Go-ahead for farm equity schemes
19 November 2010
South Africa is set to re-launch farm equity schemes, in which the state acquires shares in commercial farms on behalf of the farm workers working on them, paving the way for land reform to become the basis for new investment in the rural economy.
A moratorium on the schemes, imposed in June 2009, would be lifted in January 2011, Rural Development and Land Reform Minister Gugile Nkwinti told journalists following a workshop in Cape Town on Sunday.
"The reason we want to lift it is it is a good scheme, but we have not managed it well," Nkwinti said.
Farm equity schemes enable owners wanting to sell their farms to do so through a scheme in which farm workers buy a percentage of the property. This is paid for by government, using funding allocated to the Rural Development Department for land reform purposes.
The government had invested R500-million in farm equity schemes (FES) since their inception in 1996.
Nkwinti said a further amount of R900-million, available in his department's current budget, was earmarked for getting the schemes back up and running. A similar amount would be made available in the next financial year.
'A good policy badly implemented'
"FES was a good policy, but it was badly implemented ... We did not manage it well, both ourselves as government and the farmers," Nkwinti said.
A study last year found that of the about 100 schemes started up, only nine had paid dividends to their members, and half of these were reinvested in the venture.
About 80 of the existing 100 farm equity schemes are located in the Western Cape.
Nkwinti said he planned to meet commercial farmers to discuss what mechanisms needed to be put in place to ensure the schemes' future.
In a speech delivered earlier at the workshop, he said that in many instances former owners "continue to retain their dominant positions as if nothing had changed".
Further, many farm workers still did not have secure tenure and many "may not even be aware that you are no longer only farm workers, but also shareholders in the business in which you work".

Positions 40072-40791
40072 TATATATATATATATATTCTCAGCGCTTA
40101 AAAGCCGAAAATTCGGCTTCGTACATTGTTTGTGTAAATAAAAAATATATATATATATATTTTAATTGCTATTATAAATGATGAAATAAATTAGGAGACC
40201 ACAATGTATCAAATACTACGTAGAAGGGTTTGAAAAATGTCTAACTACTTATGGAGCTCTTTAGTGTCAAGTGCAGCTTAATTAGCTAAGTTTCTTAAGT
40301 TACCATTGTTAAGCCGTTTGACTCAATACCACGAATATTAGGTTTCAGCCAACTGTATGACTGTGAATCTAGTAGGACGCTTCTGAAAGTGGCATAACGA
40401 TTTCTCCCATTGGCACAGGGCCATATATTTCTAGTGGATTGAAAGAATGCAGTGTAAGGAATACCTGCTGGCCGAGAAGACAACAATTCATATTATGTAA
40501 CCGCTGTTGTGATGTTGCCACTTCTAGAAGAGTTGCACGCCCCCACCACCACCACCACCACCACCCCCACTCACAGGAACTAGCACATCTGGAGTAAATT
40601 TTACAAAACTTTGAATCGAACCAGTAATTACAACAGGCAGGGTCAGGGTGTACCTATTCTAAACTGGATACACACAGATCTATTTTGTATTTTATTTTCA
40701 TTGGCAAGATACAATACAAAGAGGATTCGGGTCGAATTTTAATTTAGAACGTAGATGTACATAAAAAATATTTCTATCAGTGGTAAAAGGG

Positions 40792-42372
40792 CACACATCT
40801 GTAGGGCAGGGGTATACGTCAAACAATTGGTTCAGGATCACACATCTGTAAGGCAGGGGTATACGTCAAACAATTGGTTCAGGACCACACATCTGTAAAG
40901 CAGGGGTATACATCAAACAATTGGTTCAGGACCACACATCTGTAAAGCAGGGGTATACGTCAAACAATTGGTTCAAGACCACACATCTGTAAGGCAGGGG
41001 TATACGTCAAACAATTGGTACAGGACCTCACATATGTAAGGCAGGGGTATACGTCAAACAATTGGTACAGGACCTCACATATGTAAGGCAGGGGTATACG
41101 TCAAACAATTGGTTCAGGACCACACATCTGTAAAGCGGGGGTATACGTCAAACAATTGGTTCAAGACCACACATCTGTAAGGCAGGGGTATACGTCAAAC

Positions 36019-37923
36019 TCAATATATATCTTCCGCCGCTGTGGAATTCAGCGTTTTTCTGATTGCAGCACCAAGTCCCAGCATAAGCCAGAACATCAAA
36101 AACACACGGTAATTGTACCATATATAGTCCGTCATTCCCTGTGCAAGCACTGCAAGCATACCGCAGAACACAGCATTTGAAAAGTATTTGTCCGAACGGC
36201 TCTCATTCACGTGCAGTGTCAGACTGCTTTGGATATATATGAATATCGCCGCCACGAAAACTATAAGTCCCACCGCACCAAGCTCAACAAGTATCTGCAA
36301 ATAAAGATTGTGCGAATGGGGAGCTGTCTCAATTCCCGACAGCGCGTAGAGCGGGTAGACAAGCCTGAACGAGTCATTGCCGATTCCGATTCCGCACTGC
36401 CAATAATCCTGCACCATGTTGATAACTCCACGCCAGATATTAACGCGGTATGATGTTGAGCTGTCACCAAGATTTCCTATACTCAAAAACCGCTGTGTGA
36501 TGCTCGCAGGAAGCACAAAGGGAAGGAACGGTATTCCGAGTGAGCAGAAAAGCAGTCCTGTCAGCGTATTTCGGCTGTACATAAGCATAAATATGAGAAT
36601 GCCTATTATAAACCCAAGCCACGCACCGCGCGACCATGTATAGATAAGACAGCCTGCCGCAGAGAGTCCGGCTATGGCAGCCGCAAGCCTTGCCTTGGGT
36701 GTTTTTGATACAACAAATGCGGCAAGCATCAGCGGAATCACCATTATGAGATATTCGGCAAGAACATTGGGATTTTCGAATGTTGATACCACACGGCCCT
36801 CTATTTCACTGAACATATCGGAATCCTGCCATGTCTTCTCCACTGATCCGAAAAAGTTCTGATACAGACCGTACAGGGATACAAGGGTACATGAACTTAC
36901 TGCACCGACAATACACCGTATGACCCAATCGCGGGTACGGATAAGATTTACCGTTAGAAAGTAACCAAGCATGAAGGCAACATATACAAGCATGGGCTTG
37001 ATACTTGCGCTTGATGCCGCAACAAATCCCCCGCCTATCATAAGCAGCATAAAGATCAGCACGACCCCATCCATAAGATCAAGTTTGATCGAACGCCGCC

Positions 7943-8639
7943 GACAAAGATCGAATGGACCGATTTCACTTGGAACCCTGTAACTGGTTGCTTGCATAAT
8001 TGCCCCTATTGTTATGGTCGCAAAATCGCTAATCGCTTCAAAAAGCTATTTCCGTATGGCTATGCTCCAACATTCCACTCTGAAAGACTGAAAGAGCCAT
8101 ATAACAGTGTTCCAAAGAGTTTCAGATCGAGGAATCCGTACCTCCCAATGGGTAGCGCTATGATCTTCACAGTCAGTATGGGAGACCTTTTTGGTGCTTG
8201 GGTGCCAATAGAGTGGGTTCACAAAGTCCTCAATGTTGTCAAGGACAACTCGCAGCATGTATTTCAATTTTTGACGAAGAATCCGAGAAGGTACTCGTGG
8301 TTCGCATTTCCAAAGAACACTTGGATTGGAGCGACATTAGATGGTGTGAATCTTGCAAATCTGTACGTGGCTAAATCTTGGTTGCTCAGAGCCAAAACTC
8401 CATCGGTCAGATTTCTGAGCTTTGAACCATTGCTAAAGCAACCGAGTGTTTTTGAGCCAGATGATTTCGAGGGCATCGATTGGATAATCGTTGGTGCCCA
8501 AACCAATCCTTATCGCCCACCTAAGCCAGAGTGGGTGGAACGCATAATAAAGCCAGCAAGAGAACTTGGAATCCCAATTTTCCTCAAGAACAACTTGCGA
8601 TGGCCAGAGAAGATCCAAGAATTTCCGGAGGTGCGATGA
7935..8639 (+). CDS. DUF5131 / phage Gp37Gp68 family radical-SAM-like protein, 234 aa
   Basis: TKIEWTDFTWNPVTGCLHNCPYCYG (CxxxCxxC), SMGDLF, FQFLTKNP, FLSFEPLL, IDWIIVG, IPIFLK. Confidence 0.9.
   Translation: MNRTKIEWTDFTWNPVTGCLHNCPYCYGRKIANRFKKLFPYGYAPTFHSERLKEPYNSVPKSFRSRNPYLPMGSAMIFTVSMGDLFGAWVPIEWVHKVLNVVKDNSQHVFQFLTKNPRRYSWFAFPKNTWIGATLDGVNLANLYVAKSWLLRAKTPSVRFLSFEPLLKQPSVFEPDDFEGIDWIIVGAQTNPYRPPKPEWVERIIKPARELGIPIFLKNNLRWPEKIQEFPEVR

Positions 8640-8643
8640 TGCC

According to a document distributed at the briefing, last year's moratorium was prompted, in part, by "the realisation that the contribution of these schemes to redistribution targets had been greatly exaggerated".
While equity and shareholding varied greatly, "in many cases equity in the landholding entity was often as little as nine percent, yet the total extent of hectarage of the land was claimed as redistributed".
'The most productive land reform model'
On the ratio of ownership, Nkwinti told journalists he liked Western Cape premier Helen Zille's call for 50-50 equity share schemes.
At a farmworkers' summit in July this year, Zille told delegates such schemes were the most productive land reform model, giving poor people, historically excluded from land ownership, access to high-value agricultural land while retaining the involvement, commitment and shared risk of commercial farmers.
This was a crucial determinant of long-term viability in land reform initiatives, Zille said. It meant that land reform could happen in high-value sectors of the rural economy, and that land reform could become the basis for new investment and value creation in the rural economy.
However, the government's re-investment in equity schemes should be coupled with enough safeguards to ensure that farm workers were not exploited in the process, she said.
Nkwinti said his department planned to make greater use of Further Education and Training colleges to train those involved in equity schemes. Such lack of training had been identified as one of the reasons for many of the schemes failing to operate properly, he said.